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# Natural Cubic spline

### Cubic Spline:

The cubic spline is a spline that uses the third-degree polynomial which satisfied the given m control points. To derive the solutions for the cubic spline, we assume the second derivation 0 at endpoints, which in turn provides a boundary condition that adds two equations to m-2 equations to make them solvable. The system of equations for the Cubic spline for 1-dimension can be given by:

We take a set of points [xi, yi] for i = 0, 1, …, n for the function y = f(x). The cubic spline interpolation is a piecewise continuous curve, passing through each of the values in the table.

• Following are the conditions for the spline of degree K=3:
• The domain of s is in intervals of [a, b].
• S, S’, S” are all continuous function on [a,b].

Here Si(x) is the cubic polynomial that will be used on the subinterval [xi, xi+1]

Since, there are n intervals and 4 coefficients of each equation, for that we require a 4n parameters to solve the spline, we can get 2n equation from the fact that each of the cubic spline equation should satisfy the value at both ends:

The above cubic spline equations should not only continuous and differentiable but also have defined first and second derivatives that are also continuous on control points.

and

For 1, 2, 3…n-1 provides the 2n -2 equation constraints. So, we need 2 more equations to solve the above cubic spline. For that, we will use some natural boundary conditions.

### Natural Cubic Spline:

In Natural cubic spline, we assume that the second derivative of the spline at boundary points is 0:

Now, since the S(x) is a third-order polynomial we know that S”(x) is a linear spline which interpolates. Hence, first, we construct S”(x) then integrate it twice to obtain S(x).

Now, let’s assume t_i = x_i for i= 0, 1,…n, and  and from the natural boundary condition . Twice differentiating a cubic spline gives a linear spline which can be written as:

where,

Now, the equation becomes:

Integrating this equation two times to obtain the cubic spline:

where,

Now, to check for the continuity of derivative at t_i i.e S^{‘}_{i}(t_i) = S^{‘}_{i-1}(t_{i}). We first need to find derivatives and put that condition:

where,

Putting the above equation for the continuity and solving it gives the following equation:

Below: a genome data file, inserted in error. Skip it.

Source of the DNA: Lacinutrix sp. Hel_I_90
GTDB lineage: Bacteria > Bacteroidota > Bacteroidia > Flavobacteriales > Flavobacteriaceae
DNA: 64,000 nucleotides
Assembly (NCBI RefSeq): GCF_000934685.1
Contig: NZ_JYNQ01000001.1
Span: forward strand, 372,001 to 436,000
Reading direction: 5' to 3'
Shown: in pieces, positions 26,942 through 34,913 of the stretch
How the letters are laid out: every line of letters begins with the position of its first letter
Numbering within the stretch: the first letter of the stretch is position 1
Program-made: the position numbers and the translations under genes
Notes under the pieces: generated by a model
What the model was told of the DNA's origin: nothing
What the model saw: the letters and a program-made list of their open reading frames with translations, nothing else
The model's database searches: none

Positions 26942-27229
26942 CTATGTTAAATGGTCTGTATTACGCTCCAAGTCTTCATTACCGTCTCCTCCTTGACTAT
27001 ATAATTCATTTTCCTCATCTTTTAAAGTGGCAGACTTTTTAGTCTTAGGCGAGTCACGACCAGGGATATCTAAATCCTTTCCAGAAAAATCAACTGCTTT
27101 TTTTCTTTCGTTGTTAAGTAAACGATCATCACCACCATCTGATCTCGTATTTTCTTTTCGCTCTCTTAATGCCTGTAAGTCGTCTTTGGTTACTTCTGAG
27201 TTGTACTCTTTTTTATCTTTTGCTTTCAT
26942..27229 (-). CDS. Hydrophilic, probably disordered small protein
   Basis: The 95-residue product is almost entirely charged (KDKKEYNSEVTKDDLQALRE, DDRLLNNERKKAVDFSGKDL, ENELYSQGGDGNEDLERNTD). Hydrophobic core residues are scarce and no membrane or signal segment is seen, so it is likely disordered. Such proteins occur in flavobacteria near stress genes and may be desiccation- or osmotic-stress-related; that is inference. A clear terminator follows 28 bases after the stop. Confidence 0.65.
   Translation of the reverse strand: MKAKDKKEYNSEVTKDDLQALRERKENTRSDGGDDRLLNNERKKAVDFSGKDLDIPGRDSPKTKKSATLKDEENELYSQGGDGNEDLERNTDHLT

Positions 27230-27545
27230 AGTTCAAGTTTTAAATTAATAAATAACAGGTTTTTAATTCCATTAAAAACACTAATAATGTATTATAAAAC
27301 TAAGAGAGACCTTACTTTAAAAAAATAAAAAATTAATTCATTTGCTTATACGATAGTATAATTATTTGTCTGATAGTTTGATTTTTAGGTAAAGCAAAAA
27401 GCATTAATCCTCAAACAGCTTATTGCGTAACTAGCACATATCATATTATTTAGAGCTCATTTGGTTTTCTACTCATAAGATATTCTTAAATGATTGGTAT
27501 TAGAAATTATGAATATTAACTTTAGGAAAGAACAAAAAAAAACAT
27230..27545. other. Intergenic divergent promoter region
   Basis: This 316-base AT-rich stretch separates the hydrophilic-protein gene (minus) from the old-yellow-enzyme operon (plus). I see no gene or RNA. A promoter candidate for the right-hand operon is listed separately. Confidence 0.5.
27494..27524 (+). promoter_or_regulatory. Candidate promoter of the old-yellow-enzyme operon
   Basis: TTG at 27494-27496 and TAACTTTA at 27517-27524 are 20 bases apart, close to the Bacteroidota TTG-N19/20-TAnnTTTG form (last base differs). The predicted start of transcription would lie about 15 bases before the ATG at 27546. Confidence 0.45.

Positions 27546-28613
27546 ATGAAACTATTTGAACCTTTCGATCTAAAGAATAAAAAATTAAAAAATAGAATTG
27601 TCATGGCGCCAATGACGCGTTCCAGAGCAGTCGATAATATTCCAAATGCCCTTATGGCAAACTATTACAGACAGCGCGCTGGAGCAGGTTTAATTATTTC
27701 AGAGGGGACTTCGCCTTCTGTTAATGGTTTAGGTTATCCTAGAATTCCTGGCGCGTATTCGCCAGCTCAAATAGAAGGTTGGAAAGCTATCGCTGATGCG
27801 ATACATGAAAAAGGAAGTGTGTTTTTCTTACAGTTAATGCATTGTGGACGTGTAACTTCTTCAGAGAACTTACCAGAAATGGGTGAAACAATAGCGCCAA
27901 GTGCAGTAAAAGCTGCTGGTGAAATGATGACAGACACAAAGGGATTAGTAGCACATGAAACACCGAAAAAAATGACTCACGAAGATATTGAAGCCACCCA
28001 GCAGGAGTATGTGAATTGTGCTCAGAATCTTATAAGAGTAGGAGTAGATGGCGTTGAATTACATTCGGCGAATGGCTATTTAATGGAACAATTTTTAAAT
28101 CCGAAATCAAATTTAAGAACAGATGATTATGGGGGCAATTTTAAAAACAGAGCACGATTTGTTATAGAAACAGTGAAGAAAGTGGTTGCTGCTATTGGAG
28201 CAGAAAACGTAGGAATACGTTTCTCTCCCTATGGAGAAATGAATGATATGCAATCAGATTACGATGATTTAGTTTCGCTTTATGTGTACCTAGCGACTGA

Take, v_i = 6(b_i – b_{i-1}) and the above equation can be written as form of matrix:

## Implementation

• In this implementation, we will be performing the spline interpolation for function f(x) = 1/x for points b/w 2-10 with cubic spline that satisfied natural boundary condition.

## Python3

 #importsimport matplotlib.pyplot as pltimport numpy as npfrom scipy.interpolate import CubicSpline, interp1dplt.rcParams['figure.figsize'] =(12,8)  x = np.arange(2,10)y = 1/(x)# apply cubic spline interpolationcs = CubicSpline(x, y, extrapolate=True)# apply natural cubic spline interpolationns = CubicSpline(x, y,bc_type='natural', extrapolate=True)  # Apply Linear interpolationlinear_int = interp1d(x,y)  xs = np.arange(2, 9, 0.1)ys = linear_int(xs)  # plot linear interpolationplt.plot(x, y,'o', label='data')plt.plot(xs,ys,  label="interpolation", color='green')plt.legend(loc='upper right', ncol=2)plt.title('Linear Interpolation')plt.show()  # define a new xsxs = np.arange(1,15)#plot cubic spline and natural cubic splineplt.plot(x, y, 'o', label='data')plt.plot(xs, 1/(xs), label='true')plt.plot(xs, cs(xs), label="S")plt.plot(xs, ns(xs), label="NS")plt.plot(xs, ns(xs,2), label="NS''")plt.plot(xs, ns(xs,1), label="NS'")  plt.legend(loc='upper right', ncol=2)plt.title('Cubic/Natural Cubic Spline Interpolation')plt.show()  # check for boundary conditionprint("Value of double differentiation at boundary conditions are %s and %s"      %(ns(2,2),ns(10,2)))

Output:

Value of double differentiation at boundary conditions are -1.1102230246251565e-16 and -0.00450262550915248

Linear Interpolation

Cubic/Natural Spline Interpolation

### References:

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